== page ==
You have travelled solo and with a partner. What do you prefer and why?
This is a tough one, especially as my partner is going to read this! I'm going to have to be diplomatic and say that each has its own merits, which for me have served me well at different times of my life. In my twenties, I am so glad I travelled solo and got the chance to grow and develop as a person in this way. I loved the flexibility traveling solo gave me, the freedom to do what I wanted, when I wanted; I didn't have to compromise for anyone and that's addictive! Now however, I am learning the art of compromise with my partner. He's pretty laidback, so I still get to call a lot of the shots (ha ha!), but it's wonderful to share some of the amazing stuff you see and do when you travel with someone else. As I get older, I definitely appreciate this notion more and more - after all, a trip is so often made by the people you share it with.
You say New Zealand is safe and accessible for solo female hiking tours. Where else do you think female travellers can enjoy a safe and exciting hiking trip?
I've enjoyed exciting hikes all over the world and have never let the fact that I'm a woman travelling by herself interfere with something I want to do. Some of my favourite hikes I've made alone include the Quilotoa Loop in Ecuador, some of the Pennine Way in the UK and Magnetic Island in Australia. But I've also hiked solo in Spain, Colombia and Costa Rica. I would really love to do some great hiking in Nepal next - that's big on the bucket list. Generally,I think it's all about how you feel when choosing whether to hike alone and about judging what is within your own personal comfort limits.
I've enjoyed exciting hikes all over the world and have never let the fact that I'm a woman travelling by herself interfer with something I want to do. Some of my favourite hikes I've made alone include the Quilotoa Loop in Ecuador, some of the Penine Way in the UK and Magnetic Island in Australia. But I've also hiked solo in Spain, Colombia and Costa Rica. I would really love to do some great hiking in Nepal next - that's big on the bucket list. Generally,I think it's all about how you feel when choosing whether to hike alone and about judging what is within your own personal comfort limits.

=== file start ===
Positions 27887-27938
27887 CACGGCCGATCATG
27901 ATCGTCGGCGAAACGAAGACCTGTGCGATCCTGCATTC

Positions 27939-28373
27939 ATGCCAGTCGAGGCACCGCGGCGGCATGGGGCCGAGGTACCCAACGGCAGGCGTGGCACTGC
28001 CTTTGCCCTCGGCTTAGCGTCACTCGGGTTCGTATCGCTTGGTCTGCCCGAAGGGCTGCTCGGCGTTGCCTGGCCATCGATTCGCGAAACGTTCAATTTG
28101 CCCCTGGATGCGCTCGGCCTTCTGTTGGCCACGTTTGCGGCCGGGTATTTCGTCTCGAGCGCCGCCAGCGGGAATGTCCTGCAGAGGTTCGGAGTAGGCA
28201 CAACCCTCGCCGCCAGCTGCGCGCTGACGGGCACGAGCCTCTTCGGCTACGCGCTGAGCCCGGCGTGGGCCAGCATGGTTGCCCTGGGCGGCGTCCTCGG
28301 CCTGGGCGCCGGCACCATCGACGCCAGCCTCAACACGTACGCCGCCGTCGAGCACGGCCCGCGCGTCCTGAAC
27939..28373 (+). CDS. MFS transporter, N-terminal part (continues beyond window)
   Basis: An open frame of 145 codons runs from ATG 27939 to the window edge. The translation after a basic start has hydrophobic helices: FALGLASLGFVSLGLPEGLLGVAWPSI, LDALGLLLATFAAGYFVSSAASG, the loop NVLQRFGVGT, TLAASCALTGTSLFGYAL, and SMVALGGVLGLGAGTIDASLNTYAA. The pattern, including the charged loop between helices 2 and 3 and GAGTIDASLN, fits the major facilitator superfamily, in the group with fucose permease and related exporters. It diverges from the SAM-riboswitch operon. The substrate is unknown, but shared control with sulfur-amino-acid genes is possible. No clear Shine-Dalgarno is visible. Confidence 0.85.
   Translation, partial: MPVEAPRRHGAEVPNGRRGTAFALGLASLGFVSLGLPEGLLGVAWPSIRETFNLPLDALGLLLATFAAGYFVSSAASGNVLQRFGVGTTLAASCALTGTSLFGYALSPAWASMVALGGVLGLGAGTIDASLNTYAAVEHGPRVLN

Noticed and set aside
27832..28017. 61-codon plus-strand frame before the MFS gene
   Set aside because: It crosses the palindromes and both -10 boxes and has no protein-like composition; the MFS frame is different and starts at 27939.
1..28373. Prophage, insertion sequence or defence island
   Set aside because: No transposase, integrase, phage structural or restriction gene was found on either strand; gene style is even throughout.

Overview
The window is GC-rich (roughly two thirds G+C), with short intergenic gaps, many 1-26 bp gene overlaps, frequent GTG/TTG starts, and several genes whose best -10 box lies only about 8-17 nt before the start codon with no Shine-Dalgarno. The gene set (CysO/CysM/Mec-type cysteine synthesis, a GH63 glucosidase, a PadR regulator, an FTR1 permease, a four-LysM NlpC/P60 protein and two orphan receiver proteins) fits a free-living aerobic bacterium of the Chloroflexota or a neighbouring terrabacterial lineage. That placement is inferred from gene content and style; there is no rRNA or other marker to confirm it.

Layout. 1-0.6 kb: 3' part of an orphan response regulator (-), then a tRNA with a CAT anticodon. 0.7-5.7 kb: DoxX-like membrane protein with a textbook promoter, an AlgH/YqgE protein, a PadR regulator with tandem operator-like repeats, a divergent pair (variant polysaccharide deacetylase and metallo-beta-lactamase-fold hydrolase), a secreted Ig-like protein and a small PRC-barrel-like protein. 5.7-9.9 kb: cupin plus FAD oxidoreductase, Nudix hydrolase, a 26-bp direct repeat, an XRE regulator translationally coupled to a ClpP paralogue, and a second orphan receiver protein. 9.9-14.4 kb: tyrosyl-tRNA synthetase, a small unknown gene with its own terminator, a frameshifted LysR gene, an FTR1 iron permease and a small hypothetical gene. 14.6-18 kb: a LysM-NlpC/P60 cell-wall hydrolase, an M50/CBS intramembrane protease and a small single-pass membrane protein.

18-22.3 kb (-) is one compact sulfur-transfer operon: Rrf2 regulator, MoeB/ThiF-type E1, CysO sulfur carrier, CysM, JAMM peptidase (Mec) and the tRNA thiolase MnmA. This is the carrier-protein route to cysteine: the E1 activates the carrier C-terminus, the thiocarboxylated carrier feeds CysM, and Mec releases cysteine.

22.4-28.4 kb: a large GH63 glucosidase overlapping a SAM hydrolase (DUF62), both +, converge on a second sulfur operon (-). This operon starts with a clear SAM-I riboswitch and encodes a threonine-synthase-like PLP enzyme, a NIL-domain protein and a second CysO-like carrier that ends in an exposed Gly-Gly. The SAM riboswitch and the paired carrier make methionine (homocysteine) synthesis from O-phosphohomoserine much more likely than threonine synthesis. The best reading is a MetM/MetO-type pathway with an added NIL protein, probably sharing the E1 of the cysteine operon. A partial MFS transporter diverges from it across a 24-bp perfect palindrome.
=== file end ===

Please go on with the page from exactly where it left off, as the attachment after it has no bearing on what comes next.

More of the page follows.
Along with Australia, you intend to visit Indonesia in 2016. Are there any more travelling plans for the year?
I think the road trip around Australia is probably enough for one year! With all the prep and costs of setting up the car, we're starting later than intended, so I don't see us finishing the big lap before the end of the year. This means Indonesia will be pushed back to 2017, but then the plan is to travel from there all the way back to the UK overland,so hopefully it will be another big one! It's a good excuse to go home and see the family anyway!
This interview with Stephanie is a part of Travel Trolley's ongoing 'Best of the Travel Bloggers' series. We are interviewing popular travel bloggers who encourage and inspire people to travel. Check out all the bloggers we have interviewed and learn about their interesting experiences, adventures, travel stories as well as useful holiday tips.